How to Start an LLC in South Dakota
For entrepreneurs in South Dakota, one of the most popular business structures is the Limited Liability Company, or LLC. LLCs offer the advantage of protecting an owner’s personal assets from lawsuits related to the business, and they also have fewer maintenance requirements than a corporation. So, how do you start an LLC in South Dakota?
The primary requirement is to file the Articles of Organization with the South Dakota Secretary of State. However, there is more to it than just that! The guide below breaks down how to start a South Dakota LLC from start to finish.
Consider using an LLC service
The first decision to make is whether you will complete the application process on your own, or opt to use a professional LLC formation service. Both methods have pros and cons.
If you do the work on your own, it will take longer, but you’ll save a bit of money. Follow the steps below to form a South Dakota limited liability company on your own.
If you use a service, you’ll have to pay a bit extra (starting at $49), but you will save a lot of time and hassle. These services guide you through the entire process, ensuring that everything is handled accurately and efficiently. If you run into any roadblocks, you will be able to contact support to receive customized help.
There are many South Dakota LLC formation services, but the two most recommended are ZenBusiness and Northwest Registered Agent. Of these, Northwest is famous for its excellent personalized service, while ZenBusiness is more budget-friendly and still offers quality service.
Select a name for your LLC
Next, it’s time to name your business! You will want to come up with a name that is memorable for your clients/customers, and that also describes your business/industry well. Beyond this, the name must meet a handful of requirements set out by South Dakota law.
For one, the name must actually contain “limited liability company”, or an approved abbreviation such as “L.L.C.” or “LLC”.
Equally important, the name cannot be too similar to any already-established business in the state (businesses in other states are fair game, although you’ll want to research any copyright issues first). To confirm availability, you can search a database of all registered firms in South Dakota.
Once you have selected a name, you can move on to step #3 below. Or, if you’re not quite ready but you want t
Using a Doing Business As/DBA in South Dakota
South Dakota also allows for the use of “doing business as” names, otherwise known as DBAs or trade names. Once your LLC is registered, you can add on additional DBAs, which serve as secondary names that you can legally do business under. This is useful for branding purposes, and for situations where your business activities expand beyond your initial plans (by opening a second restaurant, for example, under the same LLC parent company). You can register DBAs online – each registration is good for 5 years.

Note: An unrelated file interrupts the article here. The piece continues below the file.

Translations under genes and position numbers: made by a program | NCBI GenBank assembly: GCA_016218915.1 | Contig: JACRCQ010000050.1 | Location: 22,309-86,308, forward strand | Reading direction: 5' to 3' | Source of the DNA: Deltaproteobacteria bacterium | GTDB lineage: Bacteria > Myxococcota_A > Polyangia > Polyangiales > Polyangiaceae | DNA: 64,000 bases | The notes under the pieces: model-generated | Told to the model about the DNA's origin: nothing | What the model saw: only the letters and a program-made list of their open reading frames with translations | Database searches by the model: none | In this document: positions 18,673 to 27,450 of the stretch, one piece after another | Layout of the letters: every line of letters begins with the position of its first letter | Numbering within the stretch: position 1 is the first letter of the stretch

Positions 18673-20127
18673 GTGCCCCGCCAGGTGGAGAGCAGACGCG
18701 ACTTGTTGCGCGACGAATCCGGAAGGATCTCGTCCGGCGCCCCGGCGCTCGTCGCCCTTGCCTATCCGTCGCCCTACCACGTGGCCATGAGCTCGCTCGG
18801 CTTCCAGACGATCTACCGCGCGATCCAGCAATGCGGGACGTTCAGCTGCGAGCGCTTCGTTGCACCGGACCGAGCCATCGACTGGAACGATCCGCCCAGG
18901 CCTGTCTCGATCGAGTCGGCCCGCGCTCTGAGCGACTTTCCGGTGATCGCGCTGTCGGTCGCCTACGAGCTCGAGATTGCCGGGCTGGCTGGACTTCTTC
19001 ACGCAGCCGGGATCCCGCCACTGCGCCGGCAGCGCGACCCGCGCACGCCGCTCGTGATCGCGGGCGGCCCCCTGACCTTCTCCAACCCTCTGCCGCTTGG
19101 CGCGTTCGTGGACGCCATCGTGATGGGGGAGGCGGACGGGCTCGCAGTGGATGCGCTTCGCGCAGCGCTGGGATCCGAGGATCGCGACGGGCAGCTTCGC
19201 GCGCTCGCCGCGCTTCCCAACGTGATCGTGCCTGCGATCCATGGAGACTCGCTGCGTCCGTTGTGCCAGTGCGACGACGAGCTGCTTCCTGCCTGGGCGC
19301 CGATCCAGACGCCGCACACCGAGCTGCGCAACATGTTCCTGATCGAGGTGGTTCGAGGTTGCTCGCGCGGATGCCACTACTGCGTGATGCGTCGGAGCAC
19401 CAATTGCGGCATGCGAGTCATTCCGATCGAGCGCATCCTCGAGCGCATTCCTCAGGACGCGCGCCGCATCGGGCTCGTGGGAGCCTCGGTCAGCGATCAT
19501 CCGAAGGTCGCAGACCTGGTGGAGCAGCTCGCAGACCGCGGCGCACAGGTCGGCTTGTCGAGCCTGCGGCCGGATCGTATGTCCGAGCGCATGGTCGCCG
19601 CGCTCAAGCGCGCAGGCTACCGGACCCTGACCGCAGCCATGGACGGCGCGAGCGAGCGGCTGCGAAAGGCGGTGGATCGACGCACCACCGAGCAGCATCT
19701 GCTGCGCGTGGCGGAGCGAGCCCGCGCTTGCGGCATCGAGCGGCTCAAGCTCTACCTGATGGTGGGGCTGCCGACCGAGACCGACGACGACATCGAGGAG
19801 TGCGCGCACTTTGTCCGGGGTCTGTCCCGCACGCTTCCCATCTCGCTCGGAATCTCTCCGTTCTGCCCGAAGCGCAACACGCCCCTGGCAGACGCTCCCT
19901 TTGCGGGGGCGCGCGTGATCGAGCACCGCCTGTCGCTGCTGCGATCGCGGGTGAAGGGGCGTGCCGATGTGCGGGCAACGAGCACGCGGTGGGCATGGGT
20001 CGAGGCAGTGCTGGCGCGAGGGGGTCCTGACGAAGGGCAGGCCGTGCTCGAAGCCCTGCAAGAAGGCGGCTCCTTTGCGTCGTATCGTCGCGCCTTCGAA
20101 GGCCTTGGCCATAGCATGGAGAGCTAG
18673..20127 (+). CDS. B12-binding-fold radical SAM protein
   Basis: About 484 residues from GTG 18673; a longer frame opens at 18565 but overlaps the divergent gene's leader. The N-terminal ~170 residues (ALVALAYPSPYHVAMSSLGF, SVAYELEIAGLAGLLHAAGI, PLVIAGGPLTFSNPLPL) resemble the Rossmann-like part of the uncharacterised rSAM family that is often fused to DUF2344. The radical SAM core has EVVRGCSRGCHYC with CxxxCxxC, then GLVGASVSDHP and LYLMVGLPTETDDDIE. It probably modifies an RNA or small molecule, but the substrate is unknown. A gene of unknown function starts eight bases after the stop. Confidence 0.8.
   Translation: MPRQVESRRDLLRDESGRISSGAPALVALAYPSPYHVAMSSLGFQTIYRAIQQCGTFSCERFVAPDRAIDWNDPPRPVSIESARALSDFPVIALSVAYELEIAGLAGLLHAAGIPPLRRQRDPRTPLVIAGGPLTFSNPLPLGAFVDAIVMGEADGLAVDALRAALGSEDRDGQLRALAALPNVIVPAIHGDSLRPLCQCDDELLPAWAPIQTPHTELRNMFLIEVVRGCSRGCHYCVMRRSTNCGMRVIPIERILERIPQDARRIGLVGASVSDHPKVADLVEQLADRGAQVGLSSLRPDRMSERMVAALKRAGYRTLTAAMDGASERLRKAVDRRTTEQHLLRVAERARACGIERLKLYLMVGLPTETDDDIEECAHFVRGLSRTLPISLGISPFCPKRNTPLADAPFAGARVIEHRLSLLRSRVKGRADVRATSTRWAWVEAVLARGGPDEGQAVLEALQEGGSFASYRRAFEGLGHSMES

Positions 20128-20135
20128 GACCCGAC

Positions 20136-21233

Appoint a registered agent
A registered agent is an individual – or a business – tasked with being the primary point of contact for your company. It is their job to handle legal notices, tax documents, and other communications that are sent to your business.
All SD LLCs must have a Registered Agent – and you must select your agent before moving on to the next step (as you will need their information to file the necessary paperwork).
The Registered Agent you choose must be either a resident of South Dakota or a company licensed to do business in South Dakota.
So, you have two choices: Appoint yourself, an employee, or a trusted associate. Or, use a professional Registered Agent service.
If you use a service, we recommend Northwest Registered Agent if you want exceptional service, or ZenBusiness if you want a budget-friendly option. ZenBusiness includes the first year of Registered Agent services free with an initial LLC formation package (which is just $49).
Complete an LLC operating agreement
Note: This step is optional, but highly recommended.
Most LLCs should have an operating agreement, even though they are not technically required. Why? Because operating agreements establish ownership structure and operating procedures for a new company, in a legally binding manner.
This makes operating agreements particularly important for situations where more than one owner/stakeholder is involved because the agreement establishes ownership rights in a clear way.
If you use ZenBusiness for your LLC formation, you will find a detailed operating agreement template that you can use to draft your agreement. You may also wish to use the services of a local business law expert.
File Articles of Organization